Almost all of the experts agreed that at a minimum, those in retirement should have at least 3-6 months of living expenses in cash, while many think that 1-3 years is more appropriate.

Lower Risk Tolerance

Beyond this emergency fund, if you believe, as the famous investors Benjamin Graham and Warren Buffet do that cash is king, then you should set some aside to buy low, when everyone else is heading for the exits. This is exactly what Warren Buffet did in 2008, getting bargain prices on Goldman Sachs and other distressed companies and assets. Cash should also be part of your portfolio if you lose sleep every time the market dips. Peace of mind is itself a valuable asset. The percent of your portfolio you hold in cash will depend on the net worth of your assets, your income needs, and a variety of other factors. Mr. Demuth did caution that investing in bonds is not a substitute for cash. While some short duration, high quality bonds may approach cash in their risk profile, bonds can lose value and some can even default.

Higher Risk Tolerance

If you believe that markets will not crash during your retirement, market volatility does not bother you, you have enough wealth to weather a potential loss in assets, or you want to get the highest yield on your assets, then you should limit your cash to an emergency fund to cover living expenses for a certain period of time.

A qualified investment advisor will be able to listen to your need and design a suitable portfolio.

For the cash that you do hold, make sure you are maximizing its return by getting the best possible rate. BestCashCow's rate tables provide the most competitive rates on savings, CDs, and other FDIC insured or NCUA insured bank and credit union accounts.

You can also use our Savings Booster Calculator to see how much extra income you can earn by switching to a high yield FDIC account.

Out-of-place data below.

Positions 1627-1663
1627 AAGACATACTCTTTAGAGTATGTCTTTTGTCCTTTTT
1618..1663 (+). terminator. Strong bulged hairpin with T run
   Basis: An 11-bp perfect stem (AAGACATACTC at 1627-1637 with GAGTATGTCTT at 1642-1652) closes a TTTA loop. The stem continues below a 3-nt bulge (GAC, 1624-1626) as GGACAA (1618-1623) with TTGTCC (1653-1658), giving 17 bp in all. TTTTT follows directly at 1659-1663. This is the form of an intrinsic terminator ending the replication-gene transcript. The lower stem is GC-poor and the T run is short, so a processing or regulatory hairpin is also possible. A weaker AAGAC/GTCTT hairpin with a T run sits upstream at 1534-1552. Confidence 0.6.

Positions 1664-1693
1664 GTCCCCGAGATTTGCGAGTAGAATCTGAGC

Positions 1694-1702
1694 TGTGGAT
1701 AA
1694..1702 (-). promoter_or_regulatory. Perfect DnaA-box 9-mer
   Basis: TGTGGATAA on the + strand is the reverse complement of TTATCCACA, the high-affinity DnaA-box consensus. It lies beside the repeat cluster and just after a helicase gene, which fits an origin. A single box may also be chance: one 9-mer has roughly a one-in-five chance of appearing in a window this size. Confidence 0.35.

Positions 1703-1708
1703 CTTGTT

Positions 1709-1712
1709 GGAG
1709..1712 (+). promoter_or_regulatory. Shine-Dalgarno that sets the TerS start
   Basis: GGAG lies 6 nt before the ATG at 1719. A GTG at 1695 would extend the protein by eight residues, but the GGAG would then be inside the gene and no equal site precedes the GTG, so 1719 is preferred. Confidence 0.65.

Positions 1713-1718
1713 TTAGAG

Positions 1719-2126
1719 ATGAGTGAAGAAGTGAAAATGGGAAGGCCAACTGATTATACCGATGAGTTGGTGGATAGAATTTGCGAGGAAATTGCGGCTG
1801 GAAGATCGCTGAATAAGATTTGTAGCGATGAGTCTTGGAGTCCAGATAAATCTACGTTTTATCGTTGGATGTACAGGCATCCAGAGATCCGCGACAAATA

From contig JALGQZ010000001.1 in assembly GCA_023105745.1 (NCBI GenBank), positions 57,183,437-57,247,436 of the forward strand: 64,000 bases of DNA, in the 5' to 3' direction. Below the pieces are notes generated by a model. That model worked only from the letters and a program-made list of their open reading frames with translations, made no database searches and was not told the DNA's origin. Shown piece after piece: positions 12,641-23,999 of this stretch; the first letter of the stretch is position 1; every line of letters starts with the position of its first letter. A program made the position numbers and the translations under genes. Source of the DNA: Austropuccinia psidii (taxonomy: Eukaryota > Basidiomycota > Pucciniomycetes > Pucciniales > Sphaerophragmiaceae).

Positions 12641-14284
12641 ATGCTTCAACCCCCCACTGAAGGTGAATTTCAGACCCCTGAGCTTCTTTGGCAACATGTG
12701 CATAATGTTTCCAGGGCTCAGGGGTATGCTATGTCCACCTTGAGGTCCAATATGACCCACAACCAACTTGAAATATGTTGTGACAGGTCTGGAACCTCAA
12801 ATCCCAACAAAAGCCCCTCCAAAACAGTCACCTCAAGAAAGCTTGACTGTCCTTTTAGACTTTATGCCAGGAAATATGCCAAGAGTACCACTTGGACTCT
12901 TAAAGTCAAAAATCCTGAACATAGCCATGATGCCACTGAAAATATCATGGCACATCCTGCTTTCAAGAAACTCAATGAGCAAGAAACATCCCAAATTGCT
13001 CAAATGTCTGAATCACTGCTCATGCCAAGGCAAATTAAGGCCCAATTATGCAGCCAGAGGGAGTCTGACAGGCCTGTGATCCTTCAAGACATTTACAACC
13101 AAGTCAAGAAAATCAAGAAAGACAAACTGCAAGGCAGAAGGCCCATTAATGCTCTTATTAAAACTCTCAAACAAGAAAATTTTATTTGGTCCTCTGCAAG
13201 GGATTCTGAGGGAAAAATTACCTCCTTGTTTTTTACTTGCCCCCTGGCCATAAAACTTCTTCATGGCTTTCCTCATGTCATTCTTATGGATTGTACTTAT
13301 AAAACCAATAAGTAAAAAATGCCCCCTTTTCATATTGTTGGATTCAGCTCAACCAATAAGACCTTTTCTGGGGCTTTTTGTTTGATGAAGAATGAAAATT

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Bank Saver Update - Impact of Shutdown on Deposit Rates

Bank Saver Update - Impact of Shutdown on Deposit Rates

Rate information contained on this page may have changed. Please find latest savings rates.

Short them CD and online savings accounts continue to fall while longer-term CD rates continue their climb, even in aftermath of the budget standoff and threat of default. The rise in longer-term rates is good news and shows that bankers expect rates to continue to rise and consumers are demanding more yield to lock their money up for an extended period of time.

Short them CD and online savings accounts continue to fall while longer-term CD rates continue their climb, even in the face of the budget standoff and threat of default. The rise in longer-term rates is good news and shows that bankers expect rates to continue to rise and consumers are demanding more yield to lock their money up for an extended period of time.

From one month ago, 12 month average CD rates decreased by two basis point from 0.351 to 0.349% APY. After increasing before the budget battle, average 3 year CD rates dropped from 0.715 to .714% APY. Five year average CDs continued their march upward, moving from 1.073% to 1.079% APY, up from their low of 1.049% APY in June. The biggest loser over the past month have been online savings account average rates, which fell from 0.681% to 0.664% APY. Online savings accounts have been the bright spot of the last couple of years, retaining relatively high rates even while CD rates crashed. Short term savings vehicles like online savings accounts and one year CDs continue to fall, showing that in the short-term, banks believe rates will stay low.

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The chart below shows the trend in average rates since October 2012.

Top Rate Recap

During this period, top savings and CD rates stayed pretty much status quo.

  • Online Savings: GE Capital Bank retains the top spot at 0.90% APY.
  • 1 Year CD: Nationwide Bank holds the top spot at 1.06% APY with a $100,000 minimum balance. GE Capital Bank is right below it with a 1.05% APY rate and a smaller $500 minimum balance.
  • 3 Year CD: Pentagon Federal Credit Union has taken the top spot with a 1.51% APY CD. Last month, the best rate was 1.50% APY from Salem Five Direct.
  • 5 Year CD: iGoBanking.com continues to offer a 2.05% APY CD.
  • Rewards Checking: Hope Credit Union and Money One Federal Credit Union both have the top rewards checking rate of 3.01% APY for balances up to $10,000. Both credit unions are open to members from across the country.

It's possible to find even better rates at local banks and credit unions (especially for CDs). You can search for better local rates here.

Online Saving and CD Spread